Three trans men and nonbinary people talk to writer Kam Burns about their abortion experiences and the importance of inclusive health care.
BY KAM BURNS
November 23, 2020
El Sanchez was crying as the nurse held their hand. "I'm sorry," the nurse said. "This is always really hard for women." But at that moment, Sanchez wasn't crying from the emotional consequences of getting an abortion; they were crying because of the physical pain. Soon, Sanchez began bawling. Both the nurse and the doctor performing the procedure continued to misgender them, ignoring their insistence that, really, they were fine, and no, they didn't need their "boyfriend."
This was Sanchez's second abortion, but their first since coming out as nonbinary. "The first time, you know, I didn't get emotional at all," Sanchez tells Allure. "[During my second abortion] the combination of the doctor misgendering me, and then forcing these heterosexual gender roles on me, made me feel even more erased in the situation, and so it became much more emotional for me."
Queer and trans people are systematically harmed by continued attempts to dismantle abortion access in the U.S.
By Jessica Zucker
Aug 25, 2020
Amidst a global pandemic that has already claimed the lives of over 165,000 Americans and left more than 20 million unemployed, GOP politicians are still shamelessly focused on curtailing access to safe, legal, affordable abortion care. In Nebraska, Republicans have introduced a bill that would ban an abortion method that is proven to be safe. In Iowa, GOP lawmakers passed a law requiring abortion patients to make an additional, medically unnecessary appointment with an abortion provider then wait 24 hours to receive abortion care. In Tennessee, lawmakers successfully banned abortion as early as six weeks, which is before most people even know they’re pregnant (the law was blocked by a federal court 45 minutes after it was signed).
July 26, 2020
Across the country, abortion rights are yet again under threat. While Maine is luckily spared from many of these attacks due to our strong legal protections, we are not exempt from the impact that divisive language can have on reproductive rights and access.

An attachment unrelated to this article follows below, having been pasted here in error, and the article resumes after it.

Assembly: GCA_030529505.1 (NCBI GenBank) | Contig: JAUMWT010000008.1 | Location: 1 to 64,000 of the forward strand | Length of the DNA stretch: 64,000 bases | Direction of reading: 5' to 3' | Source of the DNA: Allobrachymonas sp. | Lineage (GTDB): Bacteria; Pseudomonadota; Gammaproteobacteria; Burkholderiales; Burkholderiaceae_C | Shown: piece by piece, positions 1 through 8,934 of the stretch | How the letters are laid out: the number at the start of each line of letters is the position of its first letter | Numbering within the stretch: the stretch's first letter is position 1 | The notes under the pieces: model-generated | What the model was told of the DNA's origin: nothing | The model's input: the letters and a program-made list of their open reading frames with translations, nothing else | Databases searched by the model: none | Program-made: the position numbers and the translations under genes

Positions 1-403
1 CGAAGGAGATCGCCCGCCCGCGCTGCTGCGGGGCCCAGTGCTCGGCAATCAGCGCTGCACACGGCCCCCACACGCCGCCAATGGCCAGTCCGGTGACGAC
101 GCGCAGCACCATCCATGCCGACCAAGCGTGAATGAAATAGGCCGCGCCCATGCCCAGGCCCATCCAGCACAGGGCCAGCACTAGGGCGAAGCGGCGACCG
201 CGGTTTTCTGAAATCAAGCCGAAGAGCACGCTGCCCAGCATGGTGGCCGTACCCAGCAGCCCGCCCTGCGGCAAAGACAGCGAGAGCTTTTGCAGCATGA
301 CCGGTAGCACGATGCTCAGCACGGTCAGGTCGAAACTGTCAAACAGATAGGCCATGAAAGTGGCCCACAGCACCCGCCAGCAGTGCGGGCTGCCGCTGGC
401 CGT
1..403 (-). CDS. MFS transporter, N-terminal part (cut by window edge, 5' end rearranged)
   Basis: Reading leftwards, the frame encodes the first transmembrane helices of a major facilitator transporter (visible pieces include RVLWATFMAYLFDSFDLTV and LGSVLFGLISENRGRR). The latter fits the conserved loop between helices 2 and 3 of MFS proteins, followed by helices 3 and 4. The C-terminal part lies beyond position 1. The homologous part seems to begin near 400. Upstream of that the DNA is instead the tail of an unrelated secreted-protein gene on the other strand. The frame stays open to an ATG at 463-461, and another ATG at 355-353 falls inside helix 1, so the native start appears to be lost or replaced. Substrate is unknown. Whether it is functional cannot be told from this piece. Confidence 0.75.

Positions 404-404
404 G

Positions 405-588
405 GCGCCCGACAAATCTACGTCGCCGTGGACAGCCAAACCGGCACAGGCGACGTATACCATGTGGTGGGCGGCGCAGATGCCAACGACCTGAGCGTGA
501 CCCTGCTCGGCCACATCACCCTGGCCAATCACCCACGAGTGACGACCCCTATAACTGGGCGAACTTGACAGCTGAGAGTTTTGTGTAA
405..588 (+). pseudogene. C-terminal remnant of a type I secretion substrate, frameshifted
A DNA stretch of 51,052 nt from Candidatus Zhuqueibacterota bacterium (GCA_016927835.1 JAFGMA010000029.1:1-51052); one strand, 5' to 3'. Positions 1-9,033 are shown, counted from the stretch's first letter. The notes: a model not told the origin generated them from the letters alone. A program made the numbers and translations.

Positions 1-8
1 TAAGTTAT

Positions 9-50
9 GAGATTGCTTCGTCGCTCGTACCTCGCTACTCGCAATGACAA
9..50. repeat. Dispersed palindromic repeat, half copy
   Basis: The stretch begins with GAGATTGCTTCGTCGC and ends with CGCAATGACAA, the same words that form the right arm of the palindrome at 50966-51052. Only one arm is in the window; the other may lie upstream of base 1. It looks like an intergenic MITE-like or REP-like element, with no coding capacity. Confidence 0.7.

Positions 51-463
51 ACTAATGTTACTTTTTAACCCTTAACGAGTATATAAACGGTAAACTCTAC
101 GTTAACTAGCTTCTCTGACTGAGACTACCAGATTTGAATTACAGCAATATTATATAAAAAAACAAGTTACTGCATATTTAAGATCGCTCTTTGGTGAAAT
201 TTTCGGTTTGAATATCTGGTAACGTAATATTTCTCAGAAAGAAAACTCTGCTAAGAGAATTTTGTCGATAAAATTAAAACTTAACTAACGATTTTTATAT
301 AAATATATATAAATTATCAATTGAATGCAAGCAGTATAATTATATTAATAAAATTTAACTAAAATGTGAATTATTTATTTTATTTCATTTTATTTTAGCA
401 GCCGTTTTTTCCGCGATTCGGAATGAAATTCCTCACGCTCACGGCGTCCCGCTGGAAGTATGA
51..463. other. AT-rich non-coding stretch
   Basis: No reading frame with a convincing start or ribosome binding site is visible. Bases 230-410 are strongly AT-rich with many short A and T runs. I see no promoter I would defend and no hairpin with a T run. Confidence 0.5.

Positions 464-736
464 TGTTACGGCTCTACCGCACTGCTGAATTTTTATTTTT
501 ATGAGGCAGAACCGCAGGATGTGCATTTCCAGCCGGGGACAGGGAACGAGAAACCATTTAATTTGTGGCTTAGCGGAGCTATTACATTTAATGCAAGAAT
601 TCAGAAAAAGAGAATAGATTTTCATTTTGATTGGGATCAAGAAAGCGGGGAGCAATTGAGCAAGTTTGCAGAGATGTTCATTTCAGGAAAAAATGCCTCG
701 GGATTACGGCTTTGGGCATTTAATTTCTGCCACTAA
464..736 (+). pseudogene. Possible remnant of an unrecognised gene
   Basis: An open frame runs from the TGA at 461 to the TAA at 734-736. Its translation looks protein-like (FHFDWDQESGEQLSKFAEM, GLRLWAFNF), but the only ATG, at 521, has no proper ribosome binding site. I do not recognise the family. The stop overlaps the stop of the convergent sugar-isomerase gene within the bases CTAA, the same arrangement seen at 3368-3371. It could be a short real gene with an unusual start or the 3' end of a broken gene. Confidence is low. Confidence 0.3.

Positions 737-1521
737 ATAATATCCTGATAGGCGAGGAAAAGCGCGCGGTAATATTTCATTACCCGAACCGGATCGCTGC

The current discourse is saturated with problematic sound bites and overly simplistic messaging about abortion rights, leading to confusion, division and stigma. Well-intentioned politicians and supporters can unintentionally harm marginalized groups at a time when we should be centering those communities.
Clinic 554, Fredericton Abortion Clinic That Also Supports LGBTQ Patients, Set To Close
The clinic's director, along with Jagmeet Singh, want the federal government to intervene.
By Maija Kappler
New Brunswick’s only freestanding abortion clinic, which also provides health care to much of the province’s transgender population, is set to close.
Clinic 554 has previously relied on crowdsourced donations to stay open, and the staff sometimes forgoes payment from patients in order to provide services.
“We feel a tremendous amount of fear for our patients and the underserved communities we care for,” Clinic 554’s medical director, Dr. Adrian Edgar, said in an emotional statement posted to Facebook. “I thought I would be the family doctor for my patients until I or they died.”
For Trans Men Seeking Reproductive Health Care, ‘There Are Barriers Every Step of the Way’
“It’s ironic to me, in a really sad way, because so much of transphobia and transmisogyny is focused on the genitalia of a person, and in this instance our reproductive organs suddenly don't matter."
Jul 3, 2019
Despite working in the medical field for 15 years—six as an emergency medical technician and nine as a paramedic—Don Altemus rarely gets routine reproductive health-care examinations because they are often awkward for him as a trans man.
“I happen to have a very masculine presentation,” he told Rewire.News, “And long before my transition, people ‘read’ me as male.”
The Trump Administration Will Allow Health Workers To Refuse Abortion And Sex Reassignment Services
The rule will protect discrimination based on “conscience” or “religious beliefs,” but opponents argue it will greatly limit access to care.
Ema O'Connor BuzzFeed News Reporter
Dominic Holden BuzzFeed News Reporter
Posted on May 2, 2019
The Trump administration released a final rule Thursday that will allow health workers to refuse to perform or assist medical procedures — like abortion, assisted suicide, or sex reassignment surgery — if it violates their “conscience” or religion.
The rule, which will take effect in 60 days, applies to health care institutions receiving federal funding. It repeals an Obama-era discrimination protection rule that President Donald Trump’s Department of Health and Human Services said “proved inadequate.” The new rule specifically protects “providers, individuals, and other health care entities from having to provide, participate in, pay for, provide coverage of, or refer for, services such as abortion, sterilization, or assisted suicide.”